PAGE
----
RI vaccine panel monitoring vaccine access in doctor’s offices


PROVIDENCE, R.I. (WPRI) — The R.I. Department of Health is hoping primary care providers will play a bigger role in increasing vaccinations in 12-15 year-olds over the summer, as new data shows less than 50% of the adolescent population has received at least one dose.

In a virtual meeting of the R.I. COVID-19 Vaccine Subcommittee on Tuesday, the Health Department reported 82% of people over the age of 35 have gotten at least one vaccine dose, with 78% of all Rhode Island adults partially vaccinated.

The Health Department says nearly 47% of Rhode Islanders 12-15 have received at least one dose, and there will be a major focus on vaccinating kids before school starts this fall.

In its last meeting, the Health Department informed the subcommittee just ten primary care providers were administering COVID-19 vaccines in their offices.

The state’s goal was to onboard more as all but one of Rhode Island’s mass vaccination sites were set to end operations.

Tricia Washburn, chief of the Office of Immunization, says since June about two dozen additional primary care providers have begun officially administering COVID-19 vaccines in Rhode Island.

“At this point in time, 51 primary care provider sites have been onboarded, and it’s taken a little work and time to get us there,” Washburn said on Tuesday.

Currently, just 34 of those 51 are actually administering the vaccine, and Washburn says applications for 44 sites are in progress. However, Washburn says recruiting more may be difficult.

“There are 67% that have either not responded to our outreach or are uninterested,” she said.

Washburn says that’s in part due to a relatively low patient demand, but some providers also cite other reasons they won’t offer the vaccine.

“They just don’t have the staff available to manage. [For] some, storage limitations,” she said, noting that with flu season on the horizon, some providers may be concerned about storing multiple vaccines.

“Some locations have had to purchase a potentially a new, a bit of a larger unit,” she said.

The Health Department says it’s continuing to work on outreach, and having the vaccine in a medical setting will play a critical role in increasing vaccinations.

“Healthcare providers are the trusted source of information for many, many people,” Washburn said, “and having those conversations with people who may be hesitant or in the ‘wait and see,’ and then being able to get them to yes, it would be so important to have the vaccine on hand to be able to vaccinate them immediately, rather than to having to refer them to another location.”

The Health Department reported it is also working on “cold spot outreach,” or targeting vaccinations in areas with disproportionately low uptake. Outreach is being planned in three of these spots from July through August.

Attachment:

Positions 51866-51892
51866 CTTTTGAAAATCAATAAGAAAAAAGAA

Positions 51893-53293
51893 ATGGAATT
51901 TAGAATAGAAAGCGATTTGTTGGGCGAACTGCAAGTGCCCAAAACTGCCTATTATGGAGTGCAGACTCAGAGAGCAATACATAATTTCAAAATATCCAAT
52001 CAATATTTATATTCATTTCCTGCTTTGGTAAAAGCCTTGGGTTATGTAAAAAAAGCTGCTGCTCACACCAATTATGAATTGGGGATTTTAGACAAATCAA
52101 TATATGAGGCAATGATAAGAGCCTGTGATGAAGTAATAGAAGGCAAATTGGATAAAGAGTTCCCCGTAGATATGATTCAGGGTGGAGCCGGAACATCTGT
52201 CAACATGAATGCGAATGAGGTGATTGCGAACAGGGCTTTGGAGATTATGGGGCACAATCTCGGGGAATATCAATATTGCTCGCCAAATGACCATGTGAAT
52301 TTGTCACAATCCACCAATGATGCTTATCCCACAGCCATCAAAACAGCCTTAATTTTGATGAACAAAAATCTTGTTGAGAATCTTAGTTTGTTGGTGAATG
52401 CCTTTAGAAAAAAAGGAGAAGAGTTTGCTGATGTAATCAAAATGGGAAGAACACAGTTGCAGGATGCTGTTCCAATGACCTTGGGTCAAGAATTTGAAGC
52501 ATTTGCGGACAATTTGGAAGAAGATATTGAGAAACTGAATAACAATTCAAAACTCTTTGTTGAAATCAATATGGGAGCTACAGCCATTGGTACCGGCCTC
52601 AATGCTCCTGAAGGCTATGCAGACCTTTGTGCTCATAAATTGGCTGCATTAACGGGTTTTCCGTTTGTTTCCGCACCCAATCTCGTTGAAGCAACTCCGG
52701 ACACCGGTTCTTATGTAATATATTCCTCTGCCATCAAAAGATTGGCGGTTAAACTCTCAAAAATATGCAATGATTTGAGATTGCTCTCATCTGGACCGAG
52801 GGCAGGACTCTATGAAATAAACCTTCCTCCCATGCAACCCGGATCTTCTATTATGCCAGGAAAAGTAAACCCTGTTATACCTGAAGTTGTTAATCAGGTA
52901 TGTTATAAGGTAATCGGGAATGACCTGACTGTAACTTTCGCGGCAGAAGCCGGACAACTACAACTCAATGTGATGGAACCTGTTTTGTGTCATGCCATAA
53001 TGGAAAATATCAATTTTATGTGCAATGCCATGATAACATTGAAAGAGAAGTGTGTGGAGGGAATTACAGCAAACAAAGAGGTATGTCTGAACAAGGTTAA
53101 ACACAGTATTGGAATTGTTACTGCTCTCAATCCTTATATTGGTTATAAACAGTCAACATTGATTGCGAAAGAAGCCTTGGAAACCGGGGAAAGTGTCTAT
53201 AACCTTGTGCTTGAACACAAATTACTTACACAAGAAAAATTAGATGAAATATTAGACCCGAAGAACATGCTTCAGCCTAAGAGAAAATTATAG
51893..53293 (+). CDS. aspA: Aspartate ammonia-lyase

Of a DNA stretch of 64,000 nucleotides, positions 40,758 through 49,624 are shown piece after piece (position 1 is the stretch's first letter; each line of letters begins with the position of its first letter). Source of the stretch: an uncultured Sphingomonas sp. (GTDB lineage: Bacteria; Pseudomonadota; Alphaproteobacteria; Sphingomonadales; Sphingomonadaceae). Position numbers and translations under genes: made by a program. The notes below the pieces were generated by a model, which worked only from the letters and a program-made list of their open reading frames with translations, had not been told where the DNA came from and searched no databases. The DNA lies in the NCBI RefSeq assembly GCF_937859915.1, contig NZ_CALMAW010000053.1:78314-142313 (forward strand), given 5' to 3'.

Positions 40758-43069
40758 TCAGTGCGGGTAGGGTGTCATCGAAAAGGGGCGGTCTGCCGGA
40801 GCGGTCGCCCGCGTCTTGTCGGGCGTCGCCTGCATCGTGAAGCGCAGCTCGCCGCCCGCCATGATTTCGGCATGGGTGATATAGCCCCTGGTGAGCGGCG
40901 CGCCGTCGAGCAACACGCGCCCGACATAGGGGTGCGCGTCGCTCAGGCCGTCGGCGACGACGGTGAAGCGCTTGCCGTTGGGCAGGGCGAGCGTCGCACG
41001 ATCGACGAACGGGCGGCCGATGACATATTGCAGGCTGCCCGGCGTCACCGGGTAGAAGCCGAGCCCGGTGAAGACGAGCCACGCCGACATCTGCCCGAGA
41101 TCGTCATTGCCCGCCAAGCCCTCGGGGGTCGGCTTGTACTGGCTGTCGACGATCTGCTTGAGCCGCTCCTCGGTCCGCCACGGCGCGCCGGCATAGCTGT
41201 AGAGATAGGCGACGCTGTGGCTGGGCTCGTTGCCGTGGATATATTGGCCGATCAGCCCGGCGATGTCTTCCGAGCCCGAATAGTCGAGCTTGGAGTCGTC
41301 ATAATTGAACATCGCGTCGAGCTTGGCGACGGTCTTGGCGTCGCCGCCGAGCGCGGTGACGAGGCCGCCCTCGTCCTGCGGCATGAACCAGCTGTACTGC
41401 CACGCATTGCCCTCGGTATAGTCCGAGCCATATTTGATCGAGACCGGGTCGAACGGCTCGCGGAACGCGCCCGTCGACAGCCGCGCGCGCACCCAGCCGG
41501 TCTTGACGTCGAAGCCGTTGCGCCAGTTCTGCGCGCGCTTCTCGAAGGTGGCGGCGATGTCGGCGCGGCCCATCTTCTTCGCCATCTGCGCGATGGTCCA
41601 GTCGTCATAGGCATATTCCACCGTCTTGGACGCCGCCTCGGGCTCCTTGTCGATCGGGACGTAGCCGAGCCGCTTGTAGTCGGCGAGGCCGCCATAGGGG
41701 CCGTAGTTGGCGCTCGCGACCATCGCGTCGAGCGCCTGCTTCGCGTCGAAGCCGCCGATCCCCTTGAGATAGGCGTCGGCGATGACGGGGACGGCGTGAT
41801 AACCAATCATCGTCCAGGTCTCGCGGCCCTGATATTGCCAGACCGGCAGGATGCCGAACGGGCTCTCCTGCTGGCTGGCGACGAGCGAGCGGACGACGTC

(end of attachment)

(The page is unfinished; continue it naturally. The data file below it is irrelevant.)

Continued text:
Tuesday’s subcommittee meeting marked the last time the group will meet virtually. The subcommittee, which moved from weekly, then biweekly, then to monthly meetings, says it will now move to in-person meetings, in alignment with vaccine milestones.

For example:

  • Emergency Use Authorization of Pfizer/Moderna vaccine in 2–11-year-olds (TBD: Fall 2021)
  • Full FDA approval of Pfizer vaccine (TBD; Fall 2021-Jan 2022)
  • Full FDA approval of Moderna vaccine (TBD; late Fall 2021)
  • Booster doses (if needed)

With the highly contagious Delta COVID-19 variant making up more than 50% of cases in the United States, doctors are reminding people that only receiving one dose of a two-dose vaccine will not provide full protection against COVID-19.

In a news conference Monday, Dr. Megan Ranney stated in Rhode Island, about 60,000 people have gotten only their first dose and not their second of Moderna or Pfizer.

“With the Delta variant, just getting one dose of the Moderna or Pfizer doesn’t cut it,” she said. “You have to be fully vaccinated. You have to both doses.”

“The single dose of Johnson & Johnson still seems to work pretty well,” Ranney added.

Two more COVID-19 cases evolving from the Delta variant were reported on Monday, with the state now up to 14 known and recorded cases.

The Health Department on Monday also reported 70 new positive cases overall since data was last released on Friday, and 20 cases were added to previous daily totals.

Over the weekend, the state had its first COVID-19-related death since June 29, while hospitalizations fell to 23, with three patients in the intensive care unit and three on ventilators.

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